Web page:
Ryan McGreal, the editor of Raise the Hammer, lives in Hamilton with his family and works as a programmer, writer and consultant. Ryan volunteers with Hamilton Light Rail, a citizen group dedicated to bringing light rail transit to Hamilton. Ryan wrote a city affairs column in Hamilton Magazine, and several of his articles have been published in the Hamilton Spectator. His articles have also been published in The Walrus, HuffPost and Behind the Numbers. He maintains a personal website, has been known to share passing thoughts on Twitter and Facebook, and posts the occasional cat photo on Instagram.


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By highwater (registered) | Posted September 01, 2009 at 12:43:01

Oh I wish we were building industrial employment parks next to highways, but we can't even manage that. Instead we're building Walmarts. Those cargo cultists in the South Seas seem smart by comparison.

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By Really? (registered) | Posted September 01, 2009 at 12:50:44

scary... makes me think Hamilton will never change!

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By dave Kuruc (anonymous) | Posted September 01, 2009 at 13:39:42

Someone on another site (Mahesh maybe?) said that what would be good for Hamilton is for everyone to stop talking about it for a few years. No more consultants. No more re-branding talk. Just let the city regenerate itself as it has been doing. New people with new ideas will help to contribute to a city already changing from within.

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By Really? (registered) | Posted September 01, 2009 at 15:33:57

Dave Kuruc, It would seem most City Staffers and Politicians have already given up and look at Hamilton as you've suggested; hence why our City is stuck in status quo!

That's a terrible idea, imo!

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By Mahesh P. Butani - http://www.MetroHam (anonymous) | Posted September 02, 2009 at 01:22:59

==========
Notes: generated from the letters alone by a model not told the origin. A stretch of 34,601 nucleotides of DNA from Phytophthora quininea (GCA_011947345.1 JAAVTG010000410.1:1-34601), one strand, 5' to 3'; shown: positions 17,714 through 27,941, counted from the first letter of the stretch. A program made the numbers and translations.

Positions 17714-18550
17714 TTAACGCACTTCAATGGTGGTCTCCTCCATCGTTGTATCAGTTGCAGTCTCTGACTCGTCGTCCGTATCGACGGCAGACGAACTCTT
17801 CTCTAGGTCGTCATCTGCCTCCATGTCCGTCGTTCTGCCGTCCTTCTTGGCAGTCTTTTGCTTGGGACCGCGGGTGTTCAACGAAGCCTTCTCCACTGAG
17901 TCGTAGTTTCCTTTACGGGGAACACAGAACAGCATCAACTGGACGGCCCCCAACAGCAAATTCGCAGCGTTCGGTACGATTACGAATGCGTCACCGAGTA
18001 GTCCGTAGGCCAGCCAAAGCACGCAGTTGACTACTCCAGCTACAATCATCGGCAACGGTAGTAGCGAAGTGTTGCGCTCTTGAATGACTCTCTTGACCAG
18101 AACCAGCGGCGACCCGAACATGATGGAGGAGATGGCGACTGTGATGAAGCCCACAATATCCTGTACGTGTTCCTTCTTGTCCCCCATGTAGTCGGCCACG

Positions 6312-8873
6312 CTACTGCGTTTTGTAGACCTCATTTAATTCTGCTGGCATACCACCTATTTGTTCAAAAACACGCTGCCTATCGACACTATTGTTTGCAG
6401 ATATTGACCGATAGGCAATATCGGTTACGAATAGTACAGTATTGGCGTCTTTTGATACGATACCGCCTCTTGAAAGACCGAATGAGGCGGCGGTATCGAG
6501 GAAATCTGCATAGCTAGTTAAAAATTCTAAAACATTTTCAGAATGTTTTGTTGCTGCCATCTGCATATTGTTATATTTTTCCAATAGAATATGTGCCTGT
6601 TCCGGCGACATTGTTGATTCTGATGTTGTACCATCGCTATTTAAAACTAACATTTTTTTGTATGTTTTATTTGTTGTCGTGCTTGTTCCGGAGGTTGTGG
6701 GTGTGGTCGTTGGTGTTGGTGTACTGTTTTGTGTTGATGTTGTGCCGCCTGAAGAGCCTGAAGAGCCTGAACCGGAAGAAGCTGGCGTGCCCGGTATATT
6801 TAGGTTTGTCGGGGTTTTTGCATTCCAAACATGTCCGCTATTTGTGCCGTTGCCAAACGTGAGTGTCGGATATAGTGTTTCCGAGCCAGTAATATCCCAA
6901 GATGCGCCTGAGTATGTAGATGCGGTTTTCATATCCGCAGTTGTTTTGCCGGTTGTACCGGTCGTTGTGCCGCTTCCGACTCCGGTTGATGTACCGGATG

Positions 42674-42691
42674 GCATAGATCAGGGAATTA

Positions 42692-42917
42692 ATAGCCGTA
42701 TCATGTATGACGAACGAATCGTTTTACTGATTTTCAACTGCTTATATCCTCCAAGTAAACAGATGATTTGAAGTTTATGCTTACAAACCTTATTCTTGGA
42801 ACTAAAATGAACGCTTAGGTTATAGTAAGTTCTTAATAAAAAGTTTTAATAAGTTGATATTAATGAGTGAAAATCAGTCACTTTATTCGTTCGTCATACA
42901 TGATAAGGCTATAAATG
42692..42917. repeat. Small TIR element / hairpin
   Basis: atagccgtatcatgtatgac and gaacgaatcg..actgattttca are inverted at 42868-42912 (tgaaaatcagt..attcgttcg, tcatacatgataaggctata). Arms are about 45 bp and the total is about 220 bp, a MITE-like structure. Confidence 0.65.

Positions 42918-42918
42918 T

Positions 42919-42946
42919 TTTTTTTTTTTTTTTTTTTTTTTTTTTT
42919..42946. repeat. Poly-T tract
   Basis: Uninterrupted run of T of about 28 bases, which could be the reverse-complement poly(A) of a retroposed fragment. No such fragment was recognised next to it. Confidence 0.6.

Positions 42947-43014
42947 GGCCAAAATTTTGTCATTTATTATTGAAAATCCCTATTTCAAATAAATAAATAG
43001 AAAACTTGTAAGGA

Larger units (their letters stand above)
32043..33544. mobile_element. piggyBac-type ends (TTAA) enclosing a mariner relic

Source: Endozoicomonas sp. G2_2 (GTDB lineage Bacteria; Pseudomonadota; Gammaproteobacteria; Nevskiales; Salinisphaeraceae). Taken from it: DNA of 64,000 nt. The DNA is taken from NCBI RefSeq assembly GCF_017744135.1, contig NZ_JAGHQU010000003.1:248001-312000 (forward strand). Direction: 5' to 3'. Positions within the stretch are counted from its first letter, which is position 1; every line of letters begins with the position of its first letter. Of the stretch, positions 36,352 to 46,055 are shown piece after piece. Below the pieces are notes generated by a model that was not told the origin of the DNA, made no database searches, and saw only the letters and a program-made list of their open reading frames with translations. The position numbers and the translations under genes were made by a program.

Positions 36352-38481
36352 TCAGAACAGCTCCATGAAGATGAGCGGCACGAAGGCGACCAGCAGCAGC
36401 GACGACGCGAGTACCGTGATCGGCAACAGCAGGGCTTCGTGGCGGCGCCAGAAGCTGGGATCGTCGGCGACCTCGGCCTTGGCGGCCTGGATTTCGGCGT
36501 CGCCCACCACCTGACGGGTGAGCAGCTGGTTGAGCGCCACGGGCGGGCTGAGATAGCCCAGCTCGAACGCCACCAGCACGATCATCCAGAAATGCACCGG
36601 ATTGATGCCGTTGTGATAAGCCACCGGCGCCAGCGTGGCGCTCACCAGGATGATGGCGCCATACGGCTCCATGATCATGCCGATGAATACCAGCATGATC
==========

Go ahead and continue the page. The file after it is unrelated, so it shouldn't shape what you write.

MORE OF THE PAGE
Really... I don't think the city staffers and politicians have already given up. I saw Harlem, the Bronx and the East Village in New York City in the 80's and - that is what you would really call "giving up".

Our city is not stuck in the status quo. It is just suffering from lack of collective public and private imagination at a very critical phase of its transitioning into the early stages of a regional economy. We don't see this, because we are too caught up in the local blame game.

Strategic errors were made by dismantling the regional structure in our city in the name of efficiencies and parlaying it into a loosely cobbled amalgamation of towns with an appearance of a larger city.

What we have been experiencing in the last ten years is the outcome of that escapade. We may choose to refer to this outcome as a political mess; or choose to call our city, our politicians or council ugly names - None of which will accelerate our growth nor will it make things we don't like disappear any faster.

What we already had in place a decade ago was the structure and potential of 'Polycentricity' - a planning and spatial policy notion, which has been gaining currency over this decade in Europe and other parts of the world.

We dismantled it politically in the name of progress, and we have suffered for it since then.